So why do we ignore the facts? The National Trust report calls it “availability heuristic: a phenomenon in which people predict the frequency of an event, or how many people it will affect within a population, based on how easily an example can be brought to mind. In other words, as a result of news coverage of attacks on children, it is easy for people to recall horrendous, tragic examples – Madeleine McCann, Holly Wells and Jessica Chapman, and so on. And as a result of that, they significantly and systematically overestimate the likelihood of something happening to their own children.”

Of course, as with many aspects of parenting, we are also apt to take our lead from other parents around us. I often hear people say things like, “That’s how things are these days”. But why are things like that these days, when they don’t need to be? It’s as if the irrational and illogical thinking of those around us validates our own lack of true judgement.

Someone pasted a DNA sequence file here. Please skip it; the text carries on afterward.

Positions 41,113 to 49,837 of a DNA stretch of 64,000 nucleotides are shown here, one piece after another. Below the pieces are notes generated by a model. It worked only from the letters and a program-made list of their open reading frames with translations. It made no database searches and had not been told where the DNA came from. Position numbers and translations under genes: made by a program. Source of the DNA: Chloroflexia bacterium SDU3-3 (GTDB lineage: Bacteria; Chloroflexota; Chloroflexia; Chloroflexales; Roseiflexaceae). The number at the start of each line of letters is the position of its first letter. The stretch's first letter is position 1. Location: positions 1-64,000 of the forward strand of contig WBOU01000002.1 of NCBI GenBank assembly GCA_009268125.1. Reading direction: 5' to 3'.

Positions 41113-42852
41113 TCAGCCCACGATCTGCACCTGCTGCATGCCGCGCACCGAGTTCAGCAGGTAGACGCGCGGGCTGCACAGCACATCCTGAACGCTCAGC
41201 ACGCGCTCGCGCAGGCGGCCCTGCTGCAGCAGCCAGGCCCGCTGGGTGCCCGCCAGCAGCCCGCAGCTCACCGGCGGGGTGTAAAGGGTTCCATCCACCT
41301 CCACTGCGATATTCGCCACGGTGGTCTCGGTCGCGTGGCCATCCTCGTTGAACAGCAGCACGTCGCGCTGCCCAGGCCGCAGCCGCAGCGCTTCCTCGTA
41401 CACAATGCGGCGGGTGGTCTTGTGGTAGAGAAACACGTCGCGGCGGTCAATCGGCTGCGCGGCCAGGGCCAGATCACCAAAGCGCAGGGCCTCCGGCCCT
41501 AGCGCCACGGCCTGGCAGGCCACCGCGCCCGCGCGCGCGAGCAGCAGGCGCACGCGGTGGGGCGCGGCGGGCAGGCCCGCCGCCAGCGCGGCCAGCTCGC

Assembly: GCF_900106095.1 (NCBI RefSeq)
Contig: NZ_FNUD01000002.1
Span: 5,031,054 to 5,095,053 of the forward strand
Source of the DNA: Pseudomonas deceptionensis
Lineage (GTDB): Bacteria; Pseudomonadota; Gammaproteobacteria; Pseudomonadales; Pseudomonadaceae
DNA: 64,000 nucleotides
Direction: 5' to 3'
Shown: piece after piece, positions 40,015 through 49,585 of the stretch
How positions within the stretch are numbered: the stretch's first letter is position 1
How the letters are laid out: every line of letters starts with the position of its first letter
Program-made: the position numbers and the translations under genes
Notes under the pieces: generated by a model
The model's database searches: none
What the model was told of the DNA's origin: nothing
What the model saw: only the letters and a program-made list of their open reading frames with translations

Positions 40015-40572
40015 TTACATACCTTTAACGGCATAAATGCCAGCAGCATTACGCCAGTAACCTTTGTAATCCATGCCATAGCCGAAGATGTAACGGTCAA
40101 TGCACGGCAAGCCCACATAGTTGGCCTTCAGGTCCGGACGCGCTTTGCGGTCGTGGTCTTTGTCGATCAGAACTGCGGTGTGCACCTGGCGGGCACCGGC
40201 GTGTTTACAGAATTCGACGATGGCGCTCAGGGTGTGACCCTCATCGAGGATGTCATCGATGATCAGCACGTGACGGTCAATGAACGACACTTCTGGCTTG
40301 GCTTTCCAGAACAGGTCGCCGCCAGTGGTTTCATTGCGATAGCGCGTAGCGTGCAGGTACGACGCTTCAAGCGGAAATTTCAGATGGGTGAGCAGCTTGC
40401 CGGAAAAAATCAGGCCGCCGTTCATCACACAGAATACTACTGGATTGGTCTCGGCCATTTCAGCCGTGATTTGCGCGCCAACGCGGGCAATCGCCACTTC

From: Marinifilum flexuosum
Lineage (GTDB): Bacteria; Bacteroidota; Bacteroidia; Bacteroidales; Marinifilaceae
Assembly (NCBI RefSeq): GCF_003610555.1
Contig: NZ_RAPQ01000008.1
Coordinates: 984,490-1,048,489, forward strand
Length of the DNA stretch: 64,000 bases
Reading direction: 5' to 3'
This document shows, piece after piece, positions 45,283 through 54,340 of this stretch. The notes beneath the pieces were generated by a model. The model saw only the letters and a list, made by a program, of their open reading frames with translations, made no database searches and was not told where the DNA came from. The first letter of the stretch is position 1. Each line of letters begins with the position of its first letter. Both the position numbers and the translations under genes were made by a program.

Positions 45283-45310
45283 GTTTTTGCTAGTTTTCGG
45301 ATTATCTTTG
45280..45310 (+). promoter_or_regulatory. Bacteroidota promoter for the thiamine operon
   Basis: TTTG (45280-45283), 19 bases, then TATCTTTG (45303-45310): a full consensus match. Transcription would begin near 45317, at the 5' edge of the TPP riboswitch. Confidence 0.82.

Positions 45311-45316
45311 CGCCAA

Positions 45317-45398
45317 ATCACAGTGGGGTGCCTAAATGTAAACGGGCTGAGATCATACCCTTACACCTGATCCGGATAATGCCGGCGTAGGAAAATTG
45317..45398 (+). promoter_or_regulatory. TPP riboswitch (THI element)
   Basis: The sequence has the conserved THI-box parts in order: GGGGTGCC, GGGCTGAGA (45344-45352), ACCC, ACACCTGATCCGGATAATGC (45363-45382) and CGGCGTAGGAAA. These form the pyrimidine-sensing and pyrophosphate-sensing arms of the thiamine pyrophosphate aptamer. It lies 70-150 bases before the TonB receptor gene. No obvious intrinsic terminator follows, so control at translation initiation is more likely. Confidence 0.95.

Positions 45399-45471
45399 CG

But if no other kids are walking to school on their own or playing out on the street, we’re not very much inclined to let ours do these things. Not only does it influence our own judgement of what is and isn’t acceptable or ‘normal’, but we can’t rely on ‘safety in numbers’ when there are no numbers out there.

It seems there are no easy answers. It’s another case of needing to separate our own stuff from what is really best for our children, but when something becomes normalised in our society, changing attitudes is never easy.

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Is child’s play just for children?